Section Sixteen of the Canadian Charter of Rights and Freedoms

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A bilingual (English and French) stop sign on Parliament Hill in Ottawa. An example of bilingualism at the federal government level.

Section 16 of the Canadian Charter of Rights and Freedoms is the first of several sections of the Constitution dealing with Canada's two official languages, English and French. Section 16 declares that English and French are the official languages of Canada and of the province of New Brunswick.


Under the heading "Official Languages of Canada", the section reads:

16. (1) English and French are the official languages of Canada and have the equality of status and equal rights and privileges as to their use in all institutions of the Parliament and government of Canada.

(2) English and French are the official languages of New Brunswick and have equality of status and equal rights and privileges as to their use in all institutions of the legislature and government of New Brunswick.

(3) Nothing in this Charter limits the authority of Parliament or a legislature to advance the equality of status or use of English and French.


This section sets out general principles that are expanded in sections 16.1 to 22. Section 16 itself expands upon language rights in the Constitution Act, 1867; whereas section 133 of the Constitution Act, 1867 merely allowed for both languages to be used in Parliament and in the Quebec legislature, and in some courts, section 16 goes further by allowing bilingualism in the federal and New Brunswick bureaucracies, and in the New Brunswick legislature.[1] This was not entirely new, as Canada's Official Languages Act had provided for this at the federal level since 1969, and New Brunswick had similar legislation. Those laws, however, were merely statutes, and section 16 thus made some of their key aspects into constitutional principles.

Judicial interpretation[edit]

Subsections 16(1) and 16(2)[edit]

It has not been easy to understand how section 16 can be applied. In Société des Acadiens v. Association of Parents (1986), Chief Justice Brian Dickson made reference to the "academic debate about the precise significance of s. 16," and the question of "Whether s. 16 is visionary, declaratory or substantive in nature." He did, however, decide that "at the very least it provides a strong indicator of the purpose of the language guarantees in the Charter [ie., sections 17 to 22]... the federal government of Canada and the government of New Brunswick have demonstrated their commitment to official bilingualism within their respective jurisdictions."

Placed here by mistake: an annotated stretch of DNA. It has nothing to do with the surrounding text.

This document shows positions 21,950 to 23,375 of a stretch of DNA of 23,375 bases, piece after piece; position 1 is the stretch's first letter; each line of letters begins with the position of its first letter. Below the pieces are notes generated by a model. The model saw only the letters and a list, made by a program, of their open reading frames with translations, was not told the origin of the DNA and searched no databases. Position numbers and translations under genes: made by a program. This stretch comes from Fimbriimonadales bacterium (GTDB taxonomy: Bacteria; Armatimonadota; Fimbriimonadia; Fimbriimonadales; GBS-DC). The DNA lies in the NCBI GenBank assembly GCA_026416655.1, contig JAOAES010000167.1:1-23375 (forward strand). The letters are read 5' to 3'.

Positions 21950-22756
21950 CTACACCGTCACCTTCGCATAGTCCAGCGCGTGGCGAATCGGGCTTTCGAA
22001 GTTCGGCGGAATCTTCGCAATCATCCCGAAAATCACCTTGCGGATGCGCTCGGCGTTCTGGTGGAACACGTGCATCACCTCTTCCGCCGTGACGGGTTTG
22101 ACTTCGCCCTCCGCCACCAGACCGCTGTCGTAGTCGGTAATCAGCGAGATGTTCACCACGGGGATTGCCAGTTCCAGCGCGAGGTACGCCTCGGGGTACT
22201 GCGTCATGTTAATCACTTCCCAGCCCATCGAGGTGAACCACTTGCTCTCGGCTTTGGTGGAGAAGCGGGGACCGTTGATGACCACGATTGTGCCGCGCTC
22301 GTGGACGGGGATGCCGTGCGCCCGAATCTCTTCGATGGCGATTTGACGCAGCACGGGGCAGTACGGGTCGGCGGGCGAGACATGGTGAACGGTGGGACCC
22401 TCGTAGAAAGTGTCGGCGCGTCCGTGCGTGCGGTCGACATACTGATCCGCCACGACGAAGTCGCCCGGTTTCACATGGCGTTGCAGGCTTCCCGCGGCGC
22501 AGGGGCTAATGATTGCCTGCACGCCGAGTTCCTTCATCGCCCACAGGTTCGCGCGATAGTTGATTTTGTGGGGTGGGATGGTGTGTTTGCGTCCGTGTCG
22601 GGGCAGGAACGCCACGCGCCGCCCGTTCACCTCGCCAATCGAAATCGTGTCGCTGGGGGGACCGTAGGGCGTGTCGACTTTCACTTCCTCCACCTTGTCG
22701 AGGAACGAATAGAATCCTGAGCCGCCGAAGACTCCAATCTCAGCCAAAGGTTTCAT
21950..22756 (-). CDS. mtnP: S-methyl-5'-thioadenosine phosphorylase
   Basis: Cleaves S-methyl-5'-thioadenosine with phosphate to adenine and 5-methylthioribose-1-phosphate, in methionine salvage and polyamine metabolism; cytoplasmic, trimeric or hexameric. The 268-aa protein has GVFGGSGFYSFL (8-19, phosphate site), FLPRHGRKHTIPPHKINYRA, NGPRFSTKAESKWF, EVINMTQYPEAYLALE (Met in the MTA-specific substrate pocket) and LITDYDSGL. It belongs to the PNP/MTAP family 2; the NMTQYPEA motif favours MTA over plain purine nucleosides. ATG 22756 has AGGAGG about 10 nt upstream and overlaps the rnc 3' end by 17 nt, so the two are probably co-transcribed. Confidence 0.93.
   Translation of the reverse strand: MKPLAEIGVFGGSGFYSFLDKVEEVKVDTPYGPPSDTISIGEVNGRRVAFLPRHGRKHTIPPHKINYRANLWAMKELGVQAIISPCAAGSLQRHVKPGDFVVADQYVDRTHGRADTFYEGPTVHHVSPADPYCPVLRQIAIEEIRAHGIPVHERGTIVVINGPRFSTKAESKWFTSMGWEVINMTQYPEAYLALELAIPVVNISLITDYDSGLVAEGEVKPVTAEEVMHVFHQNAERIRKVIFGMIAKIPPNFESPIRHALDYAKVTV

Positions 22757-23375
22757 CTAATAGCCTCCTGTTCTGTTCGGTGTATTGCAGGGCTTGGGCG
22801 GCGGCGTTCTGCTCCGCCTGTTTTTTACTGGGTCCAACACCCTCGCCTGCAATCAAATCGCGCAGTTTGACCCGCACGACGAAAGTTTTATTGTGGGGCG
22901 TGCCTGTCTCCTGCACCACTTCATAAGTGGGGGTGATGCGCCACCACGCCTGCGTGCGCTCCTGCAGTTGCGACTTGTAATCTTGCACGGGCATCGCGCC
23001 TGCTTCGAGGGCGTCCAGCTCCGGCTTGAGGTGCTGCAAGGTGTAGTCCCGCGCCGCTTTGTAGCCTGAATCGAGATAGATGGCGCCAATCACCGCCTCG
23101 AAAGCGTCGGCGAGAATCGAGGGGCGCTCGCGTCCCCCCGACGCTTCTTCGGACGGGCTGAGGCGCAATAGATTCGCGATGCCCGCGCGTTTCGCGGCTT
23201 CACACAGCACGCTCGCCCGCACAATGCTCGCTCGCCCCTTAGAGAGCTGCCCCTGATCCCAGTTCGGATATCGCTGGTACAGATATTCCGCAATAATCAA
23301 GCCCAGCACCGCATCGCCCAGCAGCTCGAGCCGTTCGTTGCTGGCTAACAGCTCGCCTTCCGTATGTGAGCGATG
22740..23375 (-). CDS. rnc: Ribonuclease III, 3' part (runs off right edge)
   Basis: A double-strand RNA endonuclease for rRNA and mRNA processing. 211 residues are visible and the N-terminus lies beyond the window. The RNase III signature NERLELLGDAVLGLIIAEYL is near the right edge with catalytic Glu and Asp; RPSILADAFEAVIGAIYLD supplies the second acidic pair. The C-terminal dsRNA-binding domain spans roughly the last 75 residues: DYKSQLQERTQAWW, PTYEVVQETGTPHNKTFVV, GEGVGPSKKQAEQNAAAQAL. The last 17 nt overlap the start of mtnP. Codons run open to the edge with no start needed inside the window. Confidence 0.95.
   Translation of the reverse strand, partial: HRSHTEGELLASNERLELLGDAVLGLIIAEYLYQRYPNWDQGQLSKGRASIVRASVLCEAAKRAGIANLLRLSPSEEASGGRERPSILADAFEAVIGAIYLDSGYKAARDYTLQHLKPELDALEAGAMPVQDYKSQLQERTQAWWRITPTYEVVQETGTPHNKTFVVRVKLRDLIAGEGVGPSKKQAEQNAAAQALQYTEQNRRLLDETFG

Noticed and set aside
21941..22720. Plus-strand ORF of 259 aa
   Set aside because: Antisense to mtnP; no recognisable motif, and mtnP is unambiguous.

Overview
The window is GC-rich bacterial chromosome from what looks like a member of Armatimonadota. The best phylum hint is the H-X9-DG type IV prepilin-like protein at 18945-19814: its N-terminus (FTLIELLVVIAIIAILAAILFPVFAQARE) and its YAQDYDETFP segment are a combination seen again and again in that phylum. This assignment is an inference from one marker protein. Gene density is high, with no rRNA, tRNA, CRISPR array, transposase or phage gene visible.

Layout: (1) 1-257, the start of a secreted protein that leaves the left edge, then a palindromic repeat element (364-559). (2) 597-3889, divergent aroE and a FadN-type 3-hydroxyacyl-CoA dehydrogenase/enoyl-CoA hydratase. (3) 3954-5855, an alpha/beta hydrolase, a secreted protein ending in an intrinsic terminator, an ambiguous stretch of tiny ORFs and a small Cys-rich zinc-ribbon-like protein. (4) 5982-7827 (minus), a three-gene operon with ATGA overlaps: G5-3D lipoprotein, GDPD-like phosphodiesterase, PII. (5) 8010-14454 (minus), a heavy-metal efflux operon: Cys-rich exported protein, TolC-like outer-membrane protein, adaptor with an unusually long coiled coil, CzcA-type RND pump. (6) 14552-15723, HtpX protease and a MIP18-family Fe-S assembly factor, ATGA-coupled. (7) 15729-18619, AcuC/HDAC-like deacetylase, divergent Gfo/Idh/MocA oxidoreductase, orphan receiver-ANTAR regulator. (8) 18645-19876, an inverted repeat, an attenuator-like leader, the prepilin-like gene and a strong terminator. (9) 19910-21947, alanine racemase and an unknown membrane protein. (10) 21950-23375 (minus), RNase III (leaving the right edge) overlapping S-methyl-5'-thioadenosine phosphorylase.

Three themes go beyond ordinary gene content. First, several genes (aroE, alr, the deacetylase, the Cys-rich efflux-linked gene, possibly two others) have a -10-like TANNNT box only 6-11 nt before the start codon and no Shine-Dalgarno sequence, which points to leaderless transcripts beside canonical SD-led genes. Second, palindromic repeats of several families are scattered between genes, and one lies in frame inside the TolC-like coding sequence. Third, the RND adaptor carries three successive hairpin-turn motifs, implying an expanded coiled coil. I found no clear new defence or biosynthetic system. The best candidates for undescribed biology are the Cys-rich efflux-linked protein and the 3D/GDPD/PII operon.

In the same case, Justice Jean Beetz wrote that the political nature of section 16, as opposed to the generous nature of the rights in the rest of the Charter, indicate that courts should be cautious in interpreting section 16 in new ways. Elected governments would play a larger role in determining its scope. Justice Bertha Wilson went on to speculate that section 16 is meant to represent an opportunity for expansion of language rights. Thus, courts must always ask themselves how their rulings fit in with the current state of affairs regarding official languages policy, and how their rulings are consistent with it. While the rights guaranteed under another language provision of the Charter, section 20, are limited, this does not mean that section 16 is limited or cannot have an effect on the growth of language rights. As far as New Brunswick is concerned, she added, bilingualism was considered "crucial" to "social and cultural development," and thus there should be "heightened public expectations" that this could be supported by the Charter.[2]

In R. v. Beaulac (1999), the Supreme Court rejected some of its earlier conservative interpretations. It ruled that a purposive (generous) interpretation would be appropriate for language rights, since this would help minority language communities (i.e. those who speak English or French in a region where that language is the minority language) achieve equality.

Many Charter cases regarding the use of the English and French languages have not been fought on the grounds of section 16.[3] For example, Quebec's Bill 101, which limited the use of English, was considered to be invalid in certain respects not because it conflicted with section 16, but because it infringed freedom of expression, which is guaranteed by section 2 of the Charter.[3]

Likewise, section 16 does not really apply to provinces besides New Brunswick; as the only province that currently considers itself to be officially bilingual, New Brunswick is the only province to have its bilingualism guaranteed by section 16. When Manitoba's laws declaring English to be the only official language of the province were found to be invalid in Re Manitoba Language Rights (1985), this was due to its contradictions with the Manitoba Act.[3]

Subsection 16(3)[edit]

Subsection 16(3) provides that a Parliament or provincial government may strive for progress in official bilingualism. This reflects a 1975 court decision, Jones v. Attorney General of New Brunswick, in which it was found governments may do this.[2] Thus, the Supreme Court in Société des Acadiens has argued that it is the elected governments and "political compromise", rather than the courts, that will mostly advance language rights.

Justice Wilson added that subsection 16(3) demonstrates that while language rights need to be improved, they should not be eroded once they have been established.[2]

See also[edit]


  1. ^ Hogg, Peter W. Constitutional Law of Canada. 2003 Student Ed. Scarborough, Ontario: Thomson Canada Limited, 2003.
  2. ^ a b c Société des Acadiens v. Association of Parents (1986).
  3. ^ a b c Dyck, Rand. Canadian Politics: Critical Approaches. Third ed. Scarborough, Ontario: Nelson Thomson Learning, 2000, p. 441.